“incorporation”: a reference to the court’s holding that some, but not all, rights specified in the Bill of Rights are incorporated against the states by the 14th Amendment, which was added to the Constitution after the Civil War. That amendment mandates that people not be deprived of liberty without due process of law and also refers to the “privileges or immunities” of citizenship.” data-reactid=”30″>Legal nerds know that this process is called “incorporation”: a reference to the court’s holding that some, but not all, rights specified in the Bill of Rights are incorporated against the states by the 14th Amendment, which was added to the Constitution after the Civil War. That amendment mandates that people not be deprived of liberty without due process of law and also refers to the “privileges or immunities” of citizenship.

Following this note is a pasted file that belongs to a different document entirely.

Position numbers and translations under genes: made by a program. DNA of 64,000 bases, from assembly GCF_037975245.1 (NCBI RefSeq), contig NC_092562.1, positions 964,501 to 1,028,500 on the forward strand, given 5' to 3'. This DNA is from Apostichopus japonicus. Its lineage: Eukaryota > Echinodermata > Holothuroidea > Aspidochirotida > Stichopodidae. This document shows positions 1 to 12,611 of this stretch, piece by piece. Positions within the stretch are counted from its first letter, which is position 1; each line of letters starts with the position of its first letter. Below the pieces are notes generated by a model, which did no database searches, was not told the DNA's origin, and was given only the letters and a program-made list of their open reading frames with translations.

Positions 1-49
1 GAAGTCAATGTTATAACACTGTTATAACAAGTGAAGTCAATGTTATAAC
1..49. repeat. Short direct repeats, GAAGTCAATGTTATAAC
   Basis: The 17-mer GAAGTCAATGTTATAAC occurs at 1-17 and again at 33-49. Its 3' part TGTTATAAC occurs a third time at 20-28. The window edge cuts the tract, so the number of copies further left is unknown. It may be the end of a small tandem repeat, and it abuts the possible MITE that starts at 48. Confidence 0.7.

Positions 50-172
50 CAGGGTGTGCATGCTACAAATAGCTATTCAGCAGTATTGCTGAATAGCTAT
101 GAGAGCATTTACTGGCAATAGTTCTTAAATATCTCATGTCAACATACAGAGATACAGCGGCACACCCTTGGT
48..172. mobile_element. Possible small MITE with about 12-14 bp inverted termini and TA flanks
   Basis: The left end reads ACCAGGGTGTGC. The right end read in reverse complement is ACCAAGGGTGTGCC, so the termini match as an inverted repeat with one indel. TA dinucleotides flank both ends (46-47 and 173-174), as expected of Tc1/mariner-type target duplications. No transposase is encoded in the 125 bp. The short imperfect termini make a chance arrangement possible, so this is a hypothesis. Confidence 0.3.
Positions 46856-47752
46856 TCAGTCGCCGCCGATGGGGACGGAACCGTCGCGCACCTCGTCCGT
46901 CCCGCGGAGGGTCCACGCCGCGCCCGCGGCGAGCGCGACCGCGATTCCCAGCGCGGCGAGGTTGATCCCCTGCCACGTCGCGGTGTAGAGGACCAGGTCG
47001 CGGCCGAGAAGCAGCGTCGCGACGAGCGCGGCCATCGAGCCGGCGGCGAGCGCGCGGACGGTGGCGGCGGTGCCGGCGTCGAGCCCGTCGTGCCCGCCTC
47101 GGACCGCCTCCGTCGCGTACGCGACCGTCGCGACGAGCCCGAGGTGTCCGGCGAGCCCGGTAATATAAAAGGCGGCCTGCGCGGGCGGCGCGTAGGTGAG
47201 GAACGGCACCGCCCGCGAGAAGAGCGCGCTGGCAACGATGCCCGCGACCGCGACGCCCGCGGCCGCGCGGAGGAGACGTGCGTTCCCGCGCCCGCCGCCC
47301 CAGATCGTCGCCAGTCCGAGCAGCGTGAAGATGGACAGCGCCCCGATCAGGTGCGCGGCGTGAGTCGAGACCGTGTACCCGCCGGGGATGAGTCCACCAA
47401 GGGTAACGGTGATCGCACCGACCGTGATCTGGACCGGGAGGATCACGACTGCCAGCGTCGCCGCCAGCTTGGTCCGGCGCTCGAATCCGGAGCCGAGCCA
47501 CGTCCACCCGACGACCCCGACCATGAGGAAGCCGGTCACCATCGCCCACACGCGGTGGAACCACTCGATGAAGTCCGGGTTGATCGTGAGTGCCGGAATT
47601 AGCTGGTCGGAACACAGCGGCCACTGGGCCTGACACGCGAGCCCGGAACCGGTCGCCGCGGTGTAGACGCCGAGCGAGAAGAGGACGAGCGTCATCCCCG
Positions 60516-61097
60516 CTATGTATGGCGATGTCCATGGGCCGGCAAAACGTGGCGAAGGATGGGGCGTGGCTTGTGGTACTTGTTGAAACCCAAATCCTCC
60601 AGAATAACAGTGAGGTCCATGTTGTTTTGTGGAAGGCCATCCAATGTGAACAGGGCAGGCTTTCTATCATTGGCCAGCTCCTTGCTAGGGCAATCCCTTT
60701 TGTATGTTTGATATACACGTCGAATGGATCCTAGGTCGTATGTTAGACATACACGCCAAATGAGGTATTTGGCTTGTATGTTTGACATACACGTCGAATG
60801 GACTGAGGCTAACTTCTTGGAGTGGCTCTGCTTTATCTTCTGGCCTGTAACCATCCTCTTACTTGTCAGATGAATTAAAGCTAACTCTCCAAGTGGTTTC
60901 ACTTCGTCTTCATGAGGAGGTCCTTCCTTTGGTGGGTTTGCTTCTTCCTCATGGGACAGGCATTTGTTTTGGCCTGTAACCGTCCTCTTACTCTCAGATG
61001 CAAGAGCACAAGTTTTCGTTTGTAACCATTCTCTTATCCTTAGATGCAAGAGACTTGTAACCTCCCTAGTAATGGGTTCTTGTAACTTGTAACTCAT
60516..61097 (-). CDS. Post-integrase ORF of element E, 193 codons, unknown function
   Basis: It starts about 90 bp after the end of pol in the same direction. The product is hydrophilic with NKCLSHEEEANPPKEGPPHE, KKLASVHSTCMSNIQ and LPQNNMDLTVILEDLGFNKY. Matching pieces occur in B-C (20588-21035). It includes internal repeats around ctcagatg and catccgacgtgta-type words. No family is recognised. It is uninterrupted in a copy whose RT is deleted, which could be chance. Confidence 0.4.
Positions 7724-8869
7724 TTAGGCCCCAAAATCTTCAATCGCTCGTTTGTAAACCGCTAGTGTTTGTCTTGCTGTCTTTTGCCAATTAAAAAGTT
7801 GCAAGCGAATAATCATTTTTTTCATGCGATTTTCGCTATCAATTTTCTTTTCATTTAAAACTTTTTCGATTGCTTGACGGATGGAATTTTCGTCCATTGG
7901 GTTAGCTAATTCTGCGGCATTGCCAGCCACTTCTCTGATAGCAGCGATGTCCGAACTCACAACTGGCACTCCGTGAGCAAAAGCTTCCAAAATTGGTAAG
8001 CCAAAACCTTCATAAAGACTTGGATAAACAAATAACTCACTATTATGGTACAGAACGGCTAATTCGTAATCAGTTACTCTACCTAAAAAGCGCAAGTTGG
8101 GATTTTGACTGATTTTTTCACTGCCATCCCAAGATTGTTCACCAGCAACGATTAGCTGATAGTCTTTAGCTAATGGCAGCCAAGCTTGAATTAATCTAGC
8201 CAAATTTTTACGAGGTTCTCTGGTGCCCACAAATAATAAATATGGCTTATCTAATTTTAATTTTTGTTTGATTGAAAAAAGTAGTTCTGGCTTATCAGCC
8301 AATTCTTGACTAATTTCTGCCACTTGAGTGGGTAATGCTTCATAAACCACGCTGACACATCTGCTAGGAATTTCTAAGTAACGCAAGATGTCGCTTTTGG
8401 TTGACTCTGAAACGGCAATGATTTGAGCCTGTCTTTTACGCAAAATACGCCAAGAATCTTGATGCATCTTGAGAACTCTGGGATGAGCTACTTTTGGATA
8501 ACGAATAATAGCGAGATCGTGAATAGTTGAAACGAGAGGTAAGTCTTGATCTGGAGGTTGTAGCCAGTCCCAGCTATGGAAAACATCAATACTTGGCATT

2010 that the court ruled that the states were bound by the court’s (then recent) interpretation of the 2nd Amendment’s right to keep and bear arms.” data-reactid=”31″>It long has been understood that the 1st Amendment’s guarantees of free speech and freedom of religion as well as the 4th Amendment’s ban on unreasonable searches and seizures are incorporated against the states. But it was only in 2010 that the court ruled that the states were bound by the court’s (then recent) interpretation of the 2nd Amendment’s right to keep and bear arms.